Arena's road to opening a bumpy one
01/03/2010 12:00 AM
01/03/2010 7:38 AM
It was never going to happen.
The idea that a large sports and entertainment arena should be built in downtown Wichita was kicked around for decades and usually ended up bloodied and beaten, more dead than alive.
But after two failed attempts, a heated sales tax campaign, countless surveys and public meetings, a lot of hustle by planners and a lot of complaints by opponents, a 15,000-seat arena has thrust its curvilinear glass profile into Wichita's skyline.
The Intrust Bank Arena held its grand opening and ribbon-cutting ceremony on Saturday.
Its cost now is estimated at $196 million, said Ron Holt, assistant manager for Sedgwick County, which owns the arena.
Final bills for infrastructure and parking aren't in yet, and pre-opening costs haven't been determined. A final number is expected by the time the citizen sales tax oversight committee meets in early February to complete its accounting, Holt said.
The county had predicted a $184.5 million price tag in 2004, when a countywide vote approved the 30-month, one-cent sales tax to pay for the arena.
"But it was always going to be tied to what the sales tax would raise," Holt said.
That tax, in effect from July 1, 2005 to Dec. 31, 2007, ended up raising $206.5 million, leaving about $10.5 million for an operation and maintenance reserve fund required by the ballot issue, Holt said.
Impact of new arena
The road to Intrust Bank Arena went through Levitt Arena at Wichita State University.
Wichita businessman George Fahnestock said he went to WSU Athletics Director Bill Belknap and then-president Gene Hughes in spring 1998 and asked what was needed to make the aging Shocker basketball facility a first-class venue that would allow the Shockers to compete on a national level.
"They said, 'Before we can do anything, we need to bring resolution to the downtown arena,' " Fahnestock said. "I said, 'Maybe I can help with that.' "
He had no idea it would take a decade to do that.
Fahnestock made a downtown arena study a priority when he became chairman of the Greater Wichita Area Sports Commission's board in 1999. The study was to determine whether, and how, the Kansas Coliseum and Levitt Arena would co- exist with a new arena.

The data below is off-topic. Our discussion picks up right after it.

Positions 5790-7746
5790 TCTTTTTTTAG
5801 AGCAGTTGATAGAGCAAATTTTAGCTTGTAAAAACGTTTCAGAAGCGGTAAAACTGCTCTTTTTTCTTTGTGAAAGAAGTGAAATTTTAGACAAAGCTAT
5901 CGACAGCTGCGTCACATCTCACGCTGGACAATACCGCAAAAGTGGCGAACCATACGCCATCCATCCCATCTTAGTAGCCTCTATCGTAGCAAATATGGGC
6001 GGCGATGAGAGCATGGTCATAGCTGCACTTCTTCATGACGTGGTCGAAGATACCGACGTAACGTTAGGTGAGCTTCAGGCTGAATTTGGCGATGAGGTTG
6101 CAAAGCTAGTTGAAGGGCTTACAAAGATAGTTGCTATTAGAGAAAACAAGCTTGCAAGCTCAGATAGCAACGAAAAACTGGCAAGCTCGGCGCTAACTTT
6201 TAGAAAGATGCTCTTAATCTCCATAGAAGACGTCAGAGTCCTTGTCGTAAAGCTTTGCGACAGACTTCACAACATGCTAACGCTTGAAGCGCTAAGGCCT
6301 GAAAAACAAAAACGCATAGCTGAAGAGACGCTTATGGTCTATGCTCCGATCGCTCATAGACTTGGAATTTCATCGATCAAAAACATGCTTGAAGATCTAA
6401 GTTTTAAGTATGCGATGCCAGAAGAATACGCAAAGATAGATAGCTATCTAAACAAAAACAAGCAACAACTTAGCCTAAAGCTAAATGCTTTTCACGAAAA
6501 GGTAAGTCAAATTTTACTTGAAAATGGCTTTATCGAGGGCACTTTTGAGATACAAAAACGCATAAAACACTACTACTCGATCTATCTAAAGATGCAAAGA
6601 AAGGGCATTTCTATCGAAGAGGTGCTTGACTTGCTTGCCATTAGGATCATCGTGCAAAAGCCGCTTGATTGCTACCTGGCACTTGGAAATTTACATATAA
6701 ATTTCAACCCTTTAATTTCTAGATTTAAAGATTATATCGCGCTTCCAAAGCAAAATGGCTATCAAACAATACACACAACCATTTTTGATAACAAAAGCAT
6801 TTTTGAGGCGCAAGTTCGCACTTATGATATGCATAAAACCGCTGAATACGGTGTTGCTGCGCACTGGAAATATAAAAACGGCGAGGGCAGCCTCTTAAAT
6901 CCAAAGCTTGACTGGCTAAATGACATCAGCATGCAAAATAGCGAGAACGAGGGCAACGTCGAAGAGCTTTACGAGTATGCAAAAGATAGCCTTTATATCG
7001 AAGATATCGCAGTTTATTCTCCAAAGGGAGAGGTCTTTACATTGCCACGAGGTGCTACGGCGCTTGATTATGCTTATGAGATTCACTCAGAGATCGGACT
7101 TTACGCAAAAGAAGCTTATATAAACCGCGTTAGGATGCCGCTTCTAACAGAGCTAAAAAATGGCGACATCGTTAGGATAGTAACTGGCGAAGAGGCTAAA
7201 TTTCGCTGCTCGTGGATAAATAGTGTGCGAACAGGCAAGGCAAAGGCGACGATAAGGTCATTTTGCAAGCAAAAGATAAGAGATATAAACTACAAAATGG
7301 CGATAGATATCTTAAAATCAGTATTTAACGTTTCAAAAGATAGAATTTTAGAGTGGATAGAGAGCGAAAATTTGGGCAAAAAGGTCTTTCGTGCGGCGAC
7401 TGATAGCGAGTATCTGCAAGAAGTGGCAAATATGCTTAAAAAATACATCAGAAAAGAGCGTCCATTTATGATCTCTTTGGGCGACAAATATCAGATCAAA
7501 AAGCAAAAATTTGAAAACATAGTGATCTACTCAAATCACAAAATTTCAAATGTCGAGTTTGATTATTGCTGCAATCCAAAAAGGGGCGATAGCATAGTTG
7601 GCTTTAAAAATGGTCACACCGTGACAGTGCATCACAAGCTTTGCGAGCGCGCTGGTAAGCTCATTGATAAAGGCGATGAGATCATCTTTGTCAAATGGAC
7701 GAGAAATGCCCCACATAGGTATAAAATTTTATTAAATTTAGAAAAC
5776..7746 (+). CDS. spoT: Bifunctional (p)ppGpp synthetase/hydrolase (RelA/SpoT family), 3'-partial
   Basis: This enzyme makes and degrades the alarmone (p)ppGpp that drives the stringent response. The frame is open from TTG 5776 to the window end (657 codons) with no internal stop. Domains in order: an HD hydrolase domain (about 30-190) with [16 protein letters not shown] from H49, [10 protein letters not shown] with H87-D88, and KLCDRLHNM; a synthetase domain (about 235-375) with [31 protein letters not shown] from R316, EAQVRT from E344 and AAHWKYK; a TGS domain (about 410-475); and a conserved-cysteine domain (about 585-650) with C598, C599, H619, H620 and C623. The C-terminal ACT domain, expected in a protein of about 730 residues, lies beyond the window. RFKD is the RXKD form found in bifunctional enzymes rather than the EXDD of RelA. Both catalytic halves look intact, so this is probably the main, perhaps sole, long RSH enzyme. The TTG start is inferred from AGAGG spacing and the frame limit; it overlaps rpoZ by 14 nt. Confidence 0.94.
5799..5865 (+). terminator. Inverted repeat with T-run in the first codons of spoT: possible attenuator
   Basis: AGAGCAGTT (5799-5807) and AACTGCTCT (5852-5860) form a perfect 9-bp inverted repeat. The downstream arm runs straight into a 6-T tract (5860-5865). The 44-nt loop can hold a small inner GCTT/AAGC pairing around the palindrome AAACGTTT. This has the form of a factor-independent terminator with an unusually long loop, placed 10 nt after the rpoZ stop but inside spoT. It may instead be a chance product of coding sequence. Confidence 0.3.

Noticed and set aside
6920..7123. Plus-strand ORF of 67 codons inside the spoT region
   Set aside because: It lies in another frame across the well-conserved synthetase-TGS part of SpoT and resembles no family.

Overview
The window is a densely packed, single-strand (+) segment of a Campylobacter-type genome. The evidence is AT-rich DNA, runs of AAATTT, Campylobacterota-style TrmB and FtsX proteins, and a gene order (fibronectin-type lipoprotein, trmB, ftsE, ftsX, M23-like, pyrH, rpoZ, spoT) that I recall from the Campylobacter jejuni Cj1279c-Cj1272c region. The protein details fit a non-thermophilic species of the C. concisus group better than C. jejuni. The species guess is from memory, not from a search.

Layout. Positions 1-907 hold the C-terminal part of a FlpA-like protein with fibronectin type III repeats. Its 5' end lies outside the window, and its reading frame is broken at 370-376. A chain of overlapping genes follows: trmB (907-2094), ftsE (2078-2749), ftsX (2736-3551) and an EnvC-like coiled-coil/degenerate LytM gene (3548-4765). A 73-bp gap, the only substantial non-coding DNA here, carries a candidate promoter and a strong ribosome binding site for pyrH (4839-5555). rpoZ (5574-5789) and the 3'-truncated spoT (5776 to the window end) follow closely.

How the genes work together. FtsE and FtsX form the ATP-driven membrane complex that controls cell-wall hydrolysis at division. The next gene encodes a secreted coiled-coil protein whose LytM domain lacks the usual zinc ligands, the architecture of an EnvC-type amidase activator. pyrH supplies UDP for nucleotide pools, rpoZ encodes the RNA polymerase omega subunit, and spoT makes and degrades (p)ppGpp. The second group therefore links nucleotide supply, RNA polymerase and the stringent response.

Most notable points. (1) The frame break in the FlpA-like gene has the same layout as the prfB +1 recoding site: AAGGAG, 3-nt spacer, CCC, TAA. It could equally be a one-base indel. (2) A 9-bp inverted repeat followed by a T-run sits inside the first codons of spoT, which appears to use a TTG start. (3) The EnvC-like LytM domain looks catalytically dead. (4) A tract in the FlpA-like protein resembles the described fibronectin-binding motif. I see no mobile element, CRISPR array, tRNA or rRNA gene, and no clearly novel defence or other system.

The outlook wasn't promising. The only previous time the city had considered a downtown arena seriously was 1993, when voters rejected a municipal sales tax to finance a $61 million, 18,000-seat complex on 20 acres bounded by Kellogg, Waterman, Topeka and the railroad tracks east of St. Francis.
But the topic continued to simmer as civic leaders sought ways to revitalize the city's core.
Four years after the vote, in December 1997, a study by KPMG Peat Marwick of St. Petersburg, Fla., found that the Wichita area wasn't big enough to support a new downtown arena without harming the Coliseum and Levitt Arena.
Those findings led to discussions of a cooperative venture to phase in a new arena and find a way to coordinate events among all the facilities.
WSU, once a potential basketball tenant of a downtown arena, eventually decided to renovate Levitt Arena into Koch Arena and keep its basketball games on campus.
Eventually, Fahnestock and other community leaders believed that the city was more prepared for a downtown arena than it was in 1993. They thought construction of the Hyatt Regency hotel, an ice rink and Exploration Place had helped pave the way.
In 2002, the sports commission came up a plan to build the Wichita DynaPlex, a 17,000-seat, $140 million arena that would require a voter-approved city sales tax.
After a public campaign, that plan was shelved six weeks before an August election. Backers decided the timing wasn't right. The city had been hit by aircraft layoffs and taxpayers already faced paying for a school bond issue.
Backers vowed not to give up on the idea, but the downtown arena concept appeared dead again.
It didn't help that the county felt pressure to move ahead with planned improvements to the Kansas Coliseum. As part of a settlement of an Americans with Disabilities Act lawsuit, it was legally bound to improve accessibility to the building. It had put off repairs for more than two years while a downtown arena appeared possible.
In 2003, the county approved a $55 million plan to renovate the Coliseum and pavilions, hired an architect, and seemed to effectively end its involvement in a downtown arena.
"We went forward with plans to renovate, but we also said if a viable downtown arena project came along, we'd pull back," Holt said.
A new plan
It was crunch time for downtown-arena supporters who thought it a mistake to spend money renovating a facility that was built in 1977 well outside the city.
During a series of meetings with civic and government leaders, then-Wichita Mayor Carlos Mayans gave impetus to a new downtown arena initiative when he declared that the county could own the arena if it put in most of the money.